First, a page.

Martin Davies. The Earlier Italian Schools. London, 1951, pp. 169–171, under no. 2902, details the history of the San Giusto altarpiece and agrees that the MMA, London, and Detroit panels belonged to its predella, suggesting that they were partly or wholly executed by Domenico Ghirlandaio's assistants.

George Kaftal. Iconography of the Saints in Tuscan Painting. Florence, 1952, col. 1041, attributes it to the shop of Domenico Ghirlandaio.

Bernard Berenson. Italian Pictures of the Renaissance: Florentine School. London, 1963, p. 76.

Federico Zeri with the assistance of Elizabeth E. Gardner. Italian Paintings: A Catalogue of the Collection of The Metropolitan Museum of Art, Florentine School. New York, 1971, pp. 129–133, ill., attribute the predella to Domenico Ghirlandaio with possible workshop assistance; accept the reconstruction first advanced by Gronau [see Ref. 1927] and date the altarpiece 1480–85.

Burton B. Fredericksen and Federico Zeri. Census of Pre-Nineteenth-Century Italian Paintings in North American Public Collections. Cambridge, Mass., 1972, pp. 83, 454, 606, as from the "school, shop, or studio" of Domenico Ghirlandaio.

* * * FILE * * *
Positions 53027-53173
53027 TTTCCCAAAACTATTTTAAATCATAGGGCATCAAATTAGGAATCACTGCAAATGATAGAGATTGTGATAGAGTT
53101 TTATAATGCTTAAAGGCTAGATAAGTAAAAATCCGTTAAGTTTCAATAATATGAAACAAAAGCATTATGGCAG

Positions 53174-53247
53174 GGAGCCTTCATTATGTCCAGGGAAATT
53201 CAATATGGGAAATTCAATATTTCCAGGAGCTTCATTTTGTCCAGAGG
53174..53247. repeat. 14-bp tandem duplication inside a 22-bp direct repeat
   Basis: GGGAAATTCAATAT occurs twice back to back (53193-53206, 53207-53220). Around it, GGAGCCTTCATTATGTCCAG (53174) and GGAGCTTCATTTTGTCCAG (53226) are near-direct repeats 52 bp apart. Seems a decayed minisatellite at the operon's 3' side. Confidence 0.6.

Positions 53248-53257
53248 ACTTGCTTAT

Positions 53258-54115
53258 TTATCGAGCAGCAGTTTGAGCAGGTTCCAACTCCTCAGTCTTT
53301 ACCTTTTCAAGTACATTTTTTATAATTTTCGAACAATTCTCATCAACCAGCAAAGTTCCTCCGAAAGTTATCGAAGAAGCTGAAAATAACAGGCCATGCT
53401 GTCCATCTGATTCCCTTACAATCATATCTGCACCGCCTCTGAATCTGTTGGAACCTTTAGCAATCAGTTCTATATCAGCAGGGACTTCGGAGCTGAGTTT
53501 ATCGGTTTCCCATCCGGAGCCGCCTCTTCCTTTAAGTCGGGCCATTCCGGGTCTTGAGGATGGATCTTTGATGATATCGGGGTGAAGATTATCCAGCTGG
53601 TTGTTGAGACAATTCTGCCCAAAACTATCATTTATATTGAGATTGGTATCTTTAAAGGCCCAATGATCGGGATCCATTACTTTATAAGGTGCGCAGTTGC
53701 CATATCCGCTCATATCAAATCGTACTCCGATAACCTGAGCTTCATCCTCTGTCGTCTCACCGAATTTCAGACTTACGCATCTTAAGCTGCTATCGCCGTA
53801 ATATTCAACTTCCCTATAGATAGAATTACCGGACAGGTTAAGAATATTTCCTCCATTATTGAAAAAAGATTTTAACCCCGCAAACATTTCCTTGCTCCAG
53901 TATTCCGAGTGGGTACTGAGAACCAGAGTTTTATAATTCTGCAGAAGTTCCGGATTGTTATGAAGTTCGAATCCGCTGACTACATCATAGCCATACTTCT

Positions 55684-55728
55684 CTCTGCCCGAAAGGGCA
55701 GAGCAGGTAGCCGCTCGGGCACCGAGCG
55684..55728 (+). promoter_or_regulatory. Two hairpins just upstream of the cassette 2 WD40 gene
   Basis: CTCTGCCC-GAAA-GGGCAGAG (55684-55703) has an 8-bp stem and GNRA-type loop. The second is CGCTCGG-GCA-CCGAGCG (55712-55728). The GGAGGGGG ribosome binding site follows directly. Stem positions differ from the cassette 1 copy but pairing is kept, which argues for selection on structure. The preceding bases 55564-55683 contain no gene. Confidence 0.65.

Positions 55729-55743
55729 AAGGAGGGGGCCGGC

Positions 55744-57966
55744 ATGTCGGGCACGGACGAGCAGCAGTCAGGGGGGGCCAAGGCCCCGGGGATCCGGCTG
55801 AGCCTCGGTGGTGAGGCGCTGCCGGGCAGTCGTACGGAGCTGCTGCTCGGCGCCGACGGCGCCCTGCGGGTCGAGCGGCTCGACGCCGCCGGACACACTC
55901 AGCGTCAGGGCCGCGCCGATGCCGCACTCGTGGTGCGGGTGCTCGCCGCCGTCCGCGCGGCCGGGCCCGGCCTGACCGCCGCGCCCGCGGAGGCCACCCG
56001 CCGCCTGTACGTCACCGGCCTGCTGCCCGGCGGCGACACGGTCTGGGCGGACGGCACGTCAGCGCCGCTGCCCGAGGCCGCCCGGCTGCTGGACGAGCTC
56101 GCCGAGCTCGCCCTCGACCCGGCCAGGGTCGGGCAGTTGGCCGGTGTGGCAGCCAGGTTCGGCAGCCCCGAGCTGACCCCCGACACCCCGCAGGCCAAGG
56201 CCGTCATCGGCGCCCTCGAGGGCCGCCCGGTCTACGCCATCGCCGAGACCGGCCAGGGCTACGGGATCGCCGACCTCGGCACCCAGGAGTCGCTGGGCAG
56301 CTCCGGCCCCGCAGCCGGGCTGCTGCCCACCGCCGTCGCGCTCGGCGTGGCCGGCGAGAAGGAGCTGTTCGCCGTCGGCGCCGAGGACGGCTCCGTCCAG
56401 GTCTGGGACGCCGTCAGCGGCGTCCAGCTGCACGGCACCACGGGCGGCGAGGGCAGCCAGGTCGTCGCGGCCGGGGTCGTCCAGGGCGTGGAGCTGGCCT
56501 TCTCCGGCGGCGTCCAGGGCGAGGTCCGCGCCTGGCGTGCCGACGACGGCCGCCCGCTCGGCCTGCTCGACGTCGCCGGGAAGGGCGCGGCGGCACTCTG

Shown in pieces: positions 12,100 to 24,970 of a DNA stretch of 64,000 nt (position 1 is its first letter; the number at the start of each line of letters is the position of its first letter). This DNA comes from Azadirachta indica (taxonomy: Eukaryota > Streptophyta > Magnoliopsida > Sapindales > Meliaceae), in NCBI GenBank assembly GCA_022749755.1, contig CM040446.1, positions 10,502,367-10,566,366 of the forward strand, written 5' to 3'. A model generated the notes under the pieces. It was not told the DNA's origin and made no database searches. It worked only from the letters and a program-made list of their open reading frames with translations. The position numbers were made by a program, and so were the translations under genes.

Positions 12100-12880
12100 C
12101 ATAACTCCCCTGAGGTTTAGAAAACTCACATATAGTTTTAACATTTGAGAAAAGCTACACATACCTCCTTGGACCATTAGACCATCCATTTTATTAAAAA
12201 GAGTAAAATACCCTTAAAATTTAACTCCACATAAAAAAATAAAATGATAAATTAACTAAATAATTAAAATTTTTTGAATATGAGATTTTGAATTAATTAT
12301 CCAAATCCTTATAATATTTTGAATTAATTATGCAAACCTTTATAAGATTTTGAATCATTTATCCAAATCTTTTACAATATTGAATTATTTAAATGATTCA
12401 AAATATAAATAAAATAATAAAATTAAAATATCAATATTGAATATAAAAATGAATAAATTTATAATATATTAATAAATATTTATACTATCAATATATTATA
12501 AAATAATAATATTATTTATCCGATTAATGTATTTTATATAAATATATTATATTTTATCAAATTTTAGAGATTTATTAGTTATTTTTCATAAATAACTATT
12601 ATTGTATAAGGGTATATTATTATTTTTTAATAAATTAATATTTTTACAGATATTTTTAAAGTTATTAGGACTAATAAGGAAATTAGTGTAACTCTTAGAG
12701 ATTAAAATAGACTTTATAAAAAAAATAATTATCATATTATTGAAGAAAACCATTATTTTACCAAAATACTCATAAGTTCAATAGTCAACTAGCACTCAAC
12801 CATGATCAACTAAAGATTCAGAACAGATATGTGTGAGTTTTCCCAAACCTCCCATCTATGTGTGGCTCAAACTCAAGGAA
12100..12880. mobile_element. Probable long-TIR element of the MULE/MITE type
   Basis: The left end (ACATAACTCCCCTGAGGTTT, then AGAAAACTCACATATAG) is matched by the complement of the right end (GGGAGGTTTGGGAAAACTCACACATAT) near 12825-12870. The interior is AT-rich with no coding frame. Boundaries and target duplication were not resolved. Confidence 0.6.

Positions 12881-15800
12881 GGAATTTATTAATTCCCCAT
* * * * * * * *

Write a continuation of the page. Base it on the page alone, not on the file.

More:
Everett Fahy. Some Followers of Domenico Ghirlandajo. PhD diss., Harvard University. New York, 1976, p. 146, mentions the predella as an example of Domenico Ghirlandaio's style of small-scale painting.

Denys Sutton. "Robert Langton Douglas, Part III, XIV: Agent for the Metropolitan Museum." Apollo 109 (June 1979), pp. 421, 423, attributes the panels to Domenico Ghirlandaio.

Jean K. Cadogan. Domenico Ghirlandaio: Artist and Artisan. New Haven, 2000, pp. 250–52, no. 28, fig. 236, attributes the predella to Domenico Ghirlandaio, following Fahy [see Ref. 1976], and dates the altarpiece to about 1479–80.

This panel comes from the predella of the altarpiece commissioned from Domenico Ghirlandaio by the Gesuati for their church of San Giusto alle Mura. The predella also included the Marriage of the Virgin (The Met, 13.119.1), Tobias and the Angel (The Met, 13.119.3), the Fall of the Rebel Angels (Detroit Institute of Arts), and Saint Justus Distributing Bread (National Gallery, London). The main panel (Galleria degli Uffizi, Florence) represents the Madonna and Child Enthroned with the Archangel Michael, Saints Justus and Zenobius, and the Archangel Raphael (see Gronau 1927 for reconstruction).

The altarpiece is mentioned in a contract of June 6, 1486 commissioning Antonio di Sangallo to copy the design of its frame for another work by Ghirlandaio now in the Galleria dello Spedale degli Innocenti, Florence (see Küppers 1916 and Cadogan 2000).